Help Us Save the Devil
Devil Facial Tumour Disease (DFTD) is a fatal and infectious form of cancer affecting the Tasmanian devil (Sarcophilus harrisii)—the world’s largest marsupial carnivore.
This extremely rare form of cancer—one of only three cancers known to spread like a contagious disease—is characterised by obvious facial tumours in affected devils. DFTD, which is thought to be transmitted by infected devils biting other devils, primarily affects adult animals and, once contracted, can spread quickly with devastating results. As the cancers develop and spread in infected animals, feeding and competing for food becomes progressively more difficult. Affected animals often die from starvation and the breakdown of their bodily functions within three to five months of infection.
DFTD was first detected in north-east Tasmania in the mid 1990s, and since that time, sightings of the Tasmanian devil in the wild have declined by more than 80 percent. Tragically, the north-east region has experienced a drop in sightings of around 95 percent. Due to this alarming rate of decline, the Tasmanian devil is now listed as an endangered species.
The Save the Tasmanian Devil Program is the Tasmanian government’s response to this significant threat to the devil’s survival. The program has a focus on breeding genetically viable animals, which are safely accommodated in a range of locations in order to establish an insurance population for the species. This breeding population of wild and captive-bread devils are carefully managed to ensure genetic diversity of the species, with the hope of one day safely releasing healthy devils back into the wild.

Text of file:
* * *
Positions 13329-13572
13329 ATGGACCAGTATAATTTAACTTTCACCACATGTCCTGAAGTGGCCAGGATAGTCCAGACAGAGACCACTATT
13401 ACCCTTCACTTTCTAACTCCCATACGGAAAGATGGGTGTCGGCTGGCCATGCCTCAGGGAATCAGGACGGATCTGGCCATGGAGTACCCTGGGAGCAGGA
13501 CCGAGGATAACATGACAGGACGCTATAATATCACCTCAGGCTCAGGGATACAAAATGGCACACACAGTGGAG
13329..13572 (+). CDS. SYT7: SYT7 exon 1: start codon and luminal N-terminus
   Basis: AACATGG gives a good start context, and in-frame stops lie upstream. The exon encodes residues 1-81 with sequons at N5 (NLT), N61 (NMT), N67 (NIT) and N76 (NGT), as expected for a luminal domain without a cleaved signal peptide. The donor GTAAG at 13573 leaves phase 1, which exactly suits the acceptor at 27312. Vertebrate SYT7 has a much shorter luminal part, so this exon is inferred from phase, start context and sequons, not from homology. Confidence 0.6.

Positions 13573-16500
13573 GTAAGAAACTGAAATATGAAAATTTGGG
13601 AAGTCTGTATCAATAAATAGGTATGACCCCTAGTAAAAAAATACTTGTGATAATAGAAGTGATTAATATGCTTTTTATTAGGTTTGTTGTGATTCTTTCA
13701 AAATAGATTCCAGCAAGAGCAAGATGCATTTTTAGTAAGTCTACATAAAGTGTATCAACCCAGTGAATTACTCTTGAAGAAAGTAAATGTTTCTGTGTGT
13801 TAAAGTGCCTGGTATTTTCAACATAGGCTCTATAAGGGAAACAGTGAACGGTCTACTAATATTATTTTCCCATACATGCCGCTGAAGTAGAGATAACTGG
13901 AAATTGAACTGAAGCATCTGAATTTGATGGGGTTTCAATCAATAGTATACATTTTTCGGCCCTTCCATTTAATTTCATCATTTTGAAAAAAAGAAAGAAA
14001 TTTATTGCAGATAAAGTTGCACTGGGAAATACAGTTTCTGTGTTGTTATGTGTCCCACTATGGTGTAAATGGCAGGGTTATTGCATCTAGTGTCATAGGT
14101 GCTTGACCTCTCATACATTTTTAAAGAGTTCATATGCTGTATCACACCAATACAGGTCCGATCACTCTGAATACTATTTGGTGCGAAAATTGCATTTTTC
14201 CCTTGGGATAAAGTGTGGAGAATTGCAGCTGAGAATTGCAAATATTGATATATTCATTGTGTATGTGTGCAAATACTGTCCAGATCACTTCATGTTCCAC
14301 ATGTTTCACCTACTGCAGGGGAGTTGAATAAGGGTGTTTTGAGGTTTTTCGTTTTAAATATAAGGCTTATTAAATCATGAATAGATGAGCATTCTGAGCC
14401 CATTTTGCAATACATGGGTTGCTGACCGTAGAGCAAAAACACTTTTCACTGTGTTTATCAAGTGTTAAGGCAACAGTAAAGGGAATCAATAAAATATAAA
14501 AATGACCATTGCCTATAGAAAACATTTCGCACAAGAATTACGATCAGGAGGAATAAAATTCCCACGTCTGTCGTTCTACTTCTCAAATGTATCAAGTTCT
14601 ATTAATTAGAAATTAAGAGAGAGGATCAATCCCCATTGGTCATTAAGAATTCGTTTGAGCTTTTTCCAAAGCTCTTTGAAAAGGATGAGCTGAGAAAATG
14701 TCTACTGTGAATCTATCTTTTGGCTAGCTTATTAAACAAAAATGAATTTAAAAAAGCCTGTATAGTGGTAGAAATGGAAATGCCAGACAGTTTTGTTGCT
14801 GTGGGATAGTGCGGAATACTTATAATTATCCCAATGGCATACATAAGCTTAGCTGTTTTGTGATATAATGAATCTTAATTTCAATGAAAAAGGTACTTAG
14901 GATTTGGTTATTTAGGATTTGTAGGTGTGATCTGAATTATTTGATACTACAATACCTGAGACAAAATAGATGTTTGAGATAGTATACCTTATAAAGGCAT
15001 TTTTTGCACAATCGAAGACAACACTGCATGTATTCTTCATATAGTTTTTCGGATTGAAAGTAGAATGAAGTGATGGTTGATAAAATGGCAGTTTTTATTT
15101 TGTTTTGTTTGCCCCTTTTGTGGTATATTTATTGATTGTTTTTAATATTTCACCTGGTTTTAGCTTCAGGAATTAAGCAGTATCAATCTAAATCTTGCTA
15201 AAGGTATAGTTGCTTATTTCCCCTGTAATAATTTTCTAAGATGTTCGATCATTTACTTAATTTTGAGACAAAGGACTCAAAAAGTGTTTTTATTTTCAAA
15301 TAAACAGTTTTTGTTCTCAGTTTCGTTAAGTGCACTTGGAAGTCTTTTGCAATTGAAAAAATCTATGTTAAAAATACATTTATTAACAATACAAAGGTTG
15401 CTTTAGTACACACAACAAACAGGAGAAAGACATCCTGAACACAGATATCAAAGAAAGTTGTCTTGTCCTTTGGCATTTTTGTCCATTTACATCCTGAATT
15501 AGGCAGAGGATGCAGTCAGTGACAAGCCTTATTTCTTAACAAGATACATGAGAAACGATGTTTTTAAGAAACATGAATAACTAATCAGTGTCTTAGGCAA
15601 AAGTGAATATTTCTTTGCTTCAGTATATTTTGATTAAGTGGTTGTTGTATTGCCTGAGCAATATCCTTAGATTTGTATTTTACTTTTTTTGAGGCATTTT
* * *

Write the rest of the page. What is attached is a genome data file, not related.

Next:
The Menzies Institute for Medical Research is conducting vital research into the immune system of the Tasmanian devil and the way in which it responds to the cancer. Led by Professor Greg Woods, this research is also focused on the potential for developing a vaccine against DFTD.
Through the Save the Tasmanian Devil Program, Saffire has partnered with Professor Woods in this critical effort to save the Tasmanian devil from extinction. As a key sponsor, Saffire is contributing significantly to the Menzies Research Institute’s quest to develop a vaccine for DFTD and secure the survival of this extraordinary marsupial.
We have created a one-hectare, free-range devil enclosure at Saffire to accommodate mature devils that have been part of the devil breeding program and whose genes are now well represented within the insurance population. This enclosure provides the devils with a safe, secure environment and high quality of life, while also freeing up space for more breeding devils within government facilities. In effect, the devil enclosure at Saffire is a luxury retirement home for devils who have played their part in helping to ensure the survival of their species.
The Saffire devil enclosure also has the added benefit of allowing Saffire guests the incredible opportunity to see Tasmanian devils in a natural setting and to contribute to the continuing effort to save this iconic species.